Byers Choice Carolers

Caroler Chronicle Edition I - 2005




This year's June Event theme will be Christmas Traditions. A colonial Christmas Illumination, taken from the traditions of COLONIAL WILLIAMSBURG, will begin the fun and festivities. The grounds will be lighted with cressets and gas lanterns leading up to a celebratory illumination that will light up the night sky.

In Colonial Williamsburg, the Grand Illumination celebration begins each year on the first Sunday of December when magnificent displays of fireworks occur simultaneously over the Capitol Building, Governor's Palace and Powder Magazine. The festivities begin once the Royal Drum & Fife Corps march from the Palace to the Capitol. Once the fireworks have ended, the Drum & Fife Corps march back to the Palace and the local entertainment begins in the streets with storytellers, carolers, bagpipe players, singers, dancers and more. The streets are aglow from bonfires and the houses are lit only by candles in the windows. Each door is resplendent with handmade greenery, wreaths and garlands.

Illuminations were common in the 18th century to celebrate major events such as great military victories or the arrival of a new colonial governor. It was standard to fire guns and set off fireworks for these celebrations.

Our WILLIAMSBURG figurines are dressed in their finest attire for the ball. Although we won't be having a ball at Byers' Choice, we are planning an evening with music, a colonial Christmas dinner, and a grand illumination of the Byers' Choice grounds. All are invited, reservations are a must as illumination seating is limited. So if you are interested in joining us for this event, please fill out the enclosed form and return it promptly.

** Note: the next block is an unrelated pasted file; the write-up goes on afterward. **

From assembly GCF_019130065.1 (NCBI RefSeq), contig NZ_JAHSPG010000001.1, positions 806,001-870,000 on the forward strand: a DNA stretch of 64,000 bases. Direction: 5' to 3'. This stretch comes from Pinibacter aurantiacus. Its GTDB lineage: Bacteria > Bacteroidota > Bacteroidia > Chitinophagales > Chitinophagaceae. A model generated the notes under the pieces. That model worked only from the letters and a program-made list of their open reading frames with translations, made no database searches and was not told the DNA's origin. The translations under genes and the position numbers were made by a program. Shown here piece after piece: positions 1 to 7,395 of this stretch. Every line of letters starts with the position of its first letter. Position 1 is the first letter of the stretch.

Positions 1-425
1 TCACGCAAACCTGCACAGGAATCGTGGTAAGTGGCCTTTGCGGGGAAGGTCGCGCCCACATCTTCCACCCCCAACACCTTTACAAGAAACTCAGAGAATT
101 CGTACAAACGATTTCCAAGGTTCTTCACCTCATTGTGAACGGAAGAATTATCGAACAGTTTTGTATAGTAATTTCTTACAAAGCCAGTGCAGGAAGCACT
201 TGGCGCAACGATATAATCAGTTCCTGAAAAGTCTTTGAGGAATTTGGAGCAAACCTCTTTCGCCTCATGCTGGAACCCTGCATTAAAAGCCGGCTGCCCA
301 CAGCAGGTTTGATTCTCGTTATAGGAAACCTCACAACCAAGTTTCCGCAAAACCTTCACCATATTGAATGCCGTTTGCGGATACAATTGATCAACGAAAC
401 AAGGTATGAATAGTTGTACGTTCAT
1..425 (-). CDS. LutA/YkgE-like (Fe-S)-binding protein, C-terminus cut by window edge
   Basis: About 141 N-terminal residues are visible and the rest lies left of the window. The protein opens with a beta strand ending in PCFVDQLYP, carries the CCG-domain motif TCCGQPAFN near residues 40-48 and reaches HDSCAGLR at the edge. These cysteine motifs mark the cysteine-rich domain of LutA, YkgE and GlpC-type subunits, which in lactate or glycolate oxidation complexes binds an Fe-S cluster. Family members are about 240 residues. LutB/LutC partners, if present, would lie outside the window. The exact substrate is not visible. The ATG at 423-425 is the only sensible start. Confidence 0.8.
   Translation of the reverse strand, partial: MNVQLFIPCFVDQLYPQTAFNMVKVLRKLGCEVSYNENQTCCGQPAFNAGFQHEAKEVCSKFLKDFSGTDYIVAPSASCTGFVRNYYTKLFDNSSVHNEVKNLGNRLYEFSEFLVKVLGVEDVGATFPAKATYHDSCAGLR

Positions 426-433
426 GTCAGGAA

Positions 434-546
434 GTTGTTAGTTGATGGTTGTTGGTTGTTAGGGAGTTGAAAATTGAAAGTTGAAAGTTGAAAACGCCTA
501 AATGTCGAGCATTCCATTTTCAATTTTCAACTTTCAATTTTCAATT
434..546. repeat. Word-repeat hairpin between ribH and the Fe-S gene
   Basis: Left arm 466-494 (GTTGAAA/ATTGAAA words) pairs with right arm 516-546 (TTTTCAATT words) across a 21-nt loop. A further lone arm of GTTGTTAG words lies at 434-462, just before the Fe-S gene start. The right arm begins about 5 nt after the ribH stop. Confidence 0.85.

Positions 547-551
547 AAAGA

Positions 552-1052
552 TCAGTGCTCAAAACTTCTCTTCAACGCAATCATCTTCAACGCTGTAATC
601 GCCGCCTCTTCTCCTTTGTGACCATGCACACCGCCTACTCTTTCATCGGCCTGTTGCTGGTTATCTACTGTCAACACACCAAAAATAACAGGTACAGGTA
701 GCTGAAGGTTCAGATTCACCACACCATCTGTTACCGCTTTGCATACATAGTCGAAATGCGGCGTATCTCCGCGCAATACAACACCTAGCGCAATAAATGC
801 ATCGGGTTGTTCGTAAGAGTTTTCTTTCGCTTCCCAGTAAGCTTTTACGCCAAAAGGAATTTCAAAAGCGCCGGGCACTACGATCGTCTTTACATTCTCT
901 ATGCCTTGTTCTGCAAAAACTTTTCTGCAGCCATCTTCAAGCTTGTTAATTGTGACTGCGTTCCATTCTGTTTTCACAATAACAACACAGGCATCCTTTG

Over the years, we have enjoyed researching Old World Christmas traditions in hopes of sharing them with our customers. Last December, Jeff and Dawn Byers spent a week visiting a number of Christmas Markets throughout Southern Germany and Austria. They were so taken by the charm and character of these outdoor festivals that they felt it would be fun to recreate a traditional European market atmosphere for our Caroler event this June.

German Christmas markets have a long history. Nuremberg's Christkindlesmarkt (Christ Child Market) is one of the most famous and one of the oldest. From early December to Christmas Eve, the wintry air is filled with the aroma of Stollen (baked fruit loaves), Bratwurst, gebrannte Mandeln (roasted almonds), and Lebkuchen (gingerbread), a spicy cookie. The market stalls are decorated with branches of fir and lit by lanterns. Shoppers make their way between the red-roofed stalls, looking, tasting, and purchasing. One local favorite is the Rauschgoldengel (gold-foil angel). The legend of these angels dates back to the 17th century when a German craftsman created a tinsel angel in the likeness of his daughter whom he saw in a dream shortly after her untimely passing. After the dream, he immediately went to work recreating the image out of wood and wafer thin brass. Friends were so enamored by the angel that they convinced the craftsman to bring the beautiful ornament to the market the following Advent. The angel was so embraced by the townsfolk that it became a fixture at the market and was displayed in a prominent spot for all to see. The original angel has survived the passing of time and can still be seen to this day during the Christmas Market in Nuremberg. Many other Bavarian cities from Munich to Rothenburg have started their own markets, each with their own unique styles and traditions.

This June, Byers' Choice will be recreating a European market during our Traditions Weekend in Chalfont, PA. Everyone is welcome to stroll through our outdoor market and to see a variety of holiday decorations and watch demonstrations on how these unique handcrafts are made. The market will surely recreate the warm and timeless holiday traditions that have brought European families together for generations.

Traditions Open House Weekend
June 10th -- 12th 2005 at Byers' Choice Ltd.